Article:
SEATTLE (AP) - An insane killer who slipped away from the staff of a mental institution on a field trip to the Spokane County International Fair was recaptured Sunday without injury more than 180 miles away in south-central Washington state.
With a helicopter overhead and dozens of federal, state and local law enforcement officers swarming around Goldendale, Phillip Arnold Paul, 47, seemed ready to surrender when he walked out to the Goldendale-Bickleton road about 22 miles east of town shortly after 4 p.m., just as search personnel arrived at the scene, Klickitat County Sheriff Rick McComas told The Associated Press.
Spokane County sheriff's Capt. Dave Reagan said Paul was preparing to hitchhike. But McComas said Paul offered no resistance as he turned himself in.
"He came out of the brush, onto the roadway, as law enforcement officers were going by," McComas said. "His intent was to voluntarily give himself up because he knew we were going to find him."
The sheriff said he didn't know how Paul reached the area, adding the information that he might be nearby came from authorities in Spokane. Authorities told KATU that they were searching in the Goldendale area because Paul was known to hunt there.
Reagan said the arrest was made by Spokane County sheriff's detective Roger W. Knight, who also nabbed Paul after he gave Eastern State Hospital personnel the slip during a field trip in Medical Lake, where the mental institution is located, in 1991.
Following that arrest, Paul knocked Knight unconscious in the jail booking area, separating his shoulder, and was convicted of first-degree escape and second-degree assault.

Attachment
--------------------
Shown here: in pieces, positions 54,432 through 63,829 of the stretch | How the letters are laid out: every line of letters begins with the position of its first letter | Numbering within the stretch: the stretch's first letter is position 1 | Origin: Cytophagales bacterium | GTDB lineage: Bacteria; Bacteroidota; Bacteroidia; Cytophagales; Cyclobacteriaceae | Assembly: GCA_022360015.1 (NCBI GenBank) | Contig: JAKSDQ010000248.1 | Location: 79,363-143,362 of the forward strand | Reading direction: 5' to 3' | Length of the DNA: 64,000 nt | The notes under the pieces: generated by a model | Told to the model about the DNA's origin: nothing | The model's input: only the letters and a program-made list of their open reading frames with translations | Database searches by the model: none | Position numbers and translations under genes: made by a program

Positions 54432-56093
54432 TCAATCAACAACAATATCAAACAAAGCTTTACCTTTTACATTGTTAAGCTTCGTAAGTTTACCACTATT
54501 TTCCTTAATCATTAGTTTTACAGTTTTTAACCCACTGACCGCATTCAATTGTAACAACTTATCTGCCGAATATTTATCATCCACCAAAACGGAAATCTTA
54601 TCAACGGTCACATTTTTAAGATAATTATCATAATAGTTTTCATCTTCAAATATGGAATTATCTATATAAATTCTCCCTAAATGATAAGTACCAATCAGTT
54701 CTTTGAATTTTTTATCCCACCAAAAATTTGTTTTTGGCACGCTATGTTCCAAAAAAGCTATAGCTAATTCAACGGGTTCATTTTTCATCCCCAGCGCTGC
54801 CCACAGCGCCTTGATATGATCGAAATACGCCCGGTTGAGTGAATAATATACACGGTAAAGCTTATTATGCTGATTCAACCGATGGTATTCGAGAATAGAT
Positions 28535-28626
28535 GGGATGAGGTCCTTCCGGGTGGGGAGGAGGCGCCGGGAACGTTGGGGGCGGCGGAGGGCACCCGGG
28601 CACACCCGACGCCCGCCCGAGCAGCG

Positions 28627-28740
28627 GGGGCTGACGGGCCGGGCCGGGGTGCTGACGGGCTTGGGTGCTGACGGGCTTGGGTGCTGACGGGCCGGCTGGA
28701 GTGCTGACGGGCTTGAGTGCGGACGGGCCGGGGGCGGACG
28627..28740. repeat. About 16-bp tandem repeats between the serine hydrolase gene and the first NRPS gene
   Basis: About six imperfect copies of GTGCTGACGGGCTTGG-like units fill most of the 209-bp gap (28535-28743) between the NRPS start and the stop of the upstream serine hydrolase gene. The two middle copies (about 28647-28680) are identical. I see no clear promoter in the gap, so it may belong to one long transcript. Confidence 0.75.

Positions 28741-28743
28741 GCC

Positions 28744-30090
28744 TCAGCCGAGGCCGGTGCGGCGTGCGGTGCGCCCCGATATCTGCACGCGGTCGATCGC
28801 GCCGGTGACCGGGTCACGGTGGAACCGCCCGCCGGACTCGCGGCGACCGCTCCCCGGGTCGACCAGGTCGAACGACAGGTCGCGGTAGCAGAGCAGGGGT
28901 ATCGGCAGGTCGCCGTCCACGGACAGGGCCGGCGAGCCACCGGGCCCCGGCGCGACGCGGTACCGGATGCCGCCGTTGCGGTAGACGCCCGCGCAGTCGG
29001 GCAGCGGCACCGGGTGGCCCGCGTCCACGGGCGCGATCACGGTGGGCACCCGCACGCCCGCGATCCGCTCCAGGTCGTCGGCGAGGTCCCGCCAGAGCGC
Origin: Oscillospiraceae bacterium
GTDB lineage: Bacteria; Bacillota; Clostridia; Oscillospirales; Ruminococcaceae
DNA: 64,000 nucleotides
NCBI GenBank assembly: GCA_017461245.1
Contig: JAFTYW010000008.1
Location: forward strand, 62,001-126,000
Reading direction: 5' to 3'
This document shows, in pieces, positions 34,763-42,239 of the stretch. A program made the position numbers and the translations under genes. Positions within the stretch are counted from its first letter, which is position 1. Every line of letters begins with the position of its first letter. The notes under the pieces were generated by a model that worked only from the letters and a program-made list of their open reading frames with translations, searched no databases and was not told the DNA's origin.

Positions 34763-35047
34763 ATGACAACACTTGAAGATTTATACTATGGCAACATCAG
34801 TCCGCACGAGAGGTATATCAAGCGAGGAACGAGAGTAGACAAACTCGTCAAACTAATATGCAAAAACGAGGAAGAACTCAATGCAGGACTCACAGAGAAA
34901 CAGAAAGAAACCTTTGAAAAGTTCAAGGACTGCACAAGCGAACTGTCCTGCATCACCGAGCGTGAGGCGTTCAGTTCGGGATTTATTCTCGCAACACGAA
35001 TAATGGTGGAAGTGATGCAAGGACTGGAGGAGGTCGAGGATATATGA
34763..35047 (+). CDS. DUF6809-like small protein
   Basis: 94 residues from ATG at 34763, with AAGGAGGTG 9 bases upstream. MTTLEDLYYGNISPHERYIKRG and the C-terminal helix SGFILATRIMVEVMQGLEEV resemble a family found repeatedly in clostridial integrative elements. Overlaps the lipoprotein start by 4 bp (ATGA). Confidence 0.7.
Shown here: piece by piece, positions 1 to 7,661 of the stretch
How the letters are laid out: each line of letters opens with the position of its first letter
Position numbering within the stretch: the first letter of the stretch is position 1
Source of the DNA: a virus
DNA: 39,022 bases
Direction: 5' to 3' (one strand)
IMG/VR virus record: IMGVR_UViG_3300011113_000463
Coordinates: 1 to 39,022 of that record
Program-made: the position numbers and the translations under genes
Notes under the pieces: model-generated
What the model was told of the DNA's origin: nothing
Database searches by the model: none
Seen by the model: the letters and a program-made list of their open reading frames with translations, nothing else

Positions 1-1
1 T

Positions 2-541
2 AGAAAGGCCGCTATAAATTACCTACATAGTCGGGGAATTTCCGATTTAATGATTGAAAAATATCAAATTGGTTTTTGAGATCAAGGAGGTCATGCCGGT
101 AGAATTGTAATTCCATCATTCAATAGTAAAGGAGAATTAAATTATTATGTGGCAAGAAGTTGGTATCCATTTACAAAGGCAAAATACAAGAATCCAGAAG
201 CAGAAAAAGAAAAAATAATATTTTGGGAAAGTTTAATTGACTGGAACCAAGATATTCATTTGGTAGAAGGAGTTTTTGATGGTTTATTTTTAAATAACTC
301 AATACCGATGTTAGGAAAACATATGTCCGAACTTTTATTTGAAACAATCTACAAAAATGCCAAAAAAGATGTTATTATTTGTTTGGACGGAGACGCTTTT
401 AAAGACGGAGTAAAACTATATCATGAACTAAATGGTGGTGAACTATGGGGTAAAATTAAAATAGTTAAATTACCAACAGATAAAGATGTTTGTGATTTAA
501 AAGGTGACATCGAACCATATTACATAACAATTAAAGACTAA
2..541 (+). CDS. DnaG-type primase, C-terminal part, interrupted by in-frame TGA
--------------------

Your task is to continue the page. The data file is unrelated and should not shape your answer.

McComas said Paul would be taken to Yakima following "a brief checkup by medics" in Goldendale.
Earlier in the day, 50 to 60 federal, state and Spokane-area law enforcement personnel were shifted from the Spokane area in eastern Washington to Goldendale, the Klickitat County seat, about 145 miles southeast of Seattle and 185 miles southwest of Spokane.
Reagan wouldn't specify what led to the shift, which occurred on the third day after Paul's escape. It remained unclear whether Paul met up with anyone after his getaway Thursday morning.
Until Sunday, authorities said they believed Paul would head for his family home in Sunnyside, about 65 road miles east of Goldendale and about 180 road miles south-southwest of Spokane. But Reagan said investigators have had no indication that Paul passed through Sunnyside.
Paul left little clothing in his room, just some underwear and socks, and was carrying a backpack and $50 from a Social Security check when he vanished. The field trip to the fair, which included 30 other patients, is an annual event that Paul easily could have anticipated, Reagan said.
Paul was committed after he was diagnosed as schizophrenic and acquitted by reason of insanity in the slaying of an elderly woman in Sunnyside in 1987. He soaked her body in gasoline to throw off search dogs.
Jim Stevenson, a spokesman for the state Department of Social and Health Services, said Paul received an injection designed to maintain his mental stability for about two weeks on Wednesday. Only at the end of that period would he need another dose to avoid the potential for a serious deterioration of his mental condition, Stevenson said.
On Saturday Reagan told The Spokesman-Review newspaper that investigators learned Paul had several contacts in the Spokane area after living outside the hospital complex periodically, including stays at The Carlyle Care Center in downtown Spokane.
Paul's page on the online social networking site MySpace features recordings of nine songs, including one titled "Rock N Roll in the Mental Institution," by Philly Willy and the Hillbillies. The singing on the recordings was done by Paul, but it was unclear when or where they were made, The Spokesman-Review reported.
"24/7 you been laying in bed," Paul sings. "You be damn lucky to get those voices out of your head."
The songs also include lyrics about people outside the institution not caring, a lack of mail, and missing the feel of grass under his feet, the sight of the stars at night and the touch of a woman.
In a brief biography on his MySpace page, Paul refers to the killing as "a four-second mistake" and adds, "Psychotic symptoms were noted over the incident that landed Phil in the psychiatric ward of the Washington State Mental Institution."
Paul was committed after he was acquitted by reason of insanity in the 1987 slaying of an elderly woman, whose body he soaked in gasoline to throw off search dogs. He has been nicknamed the "insane killer" by those involved in this case.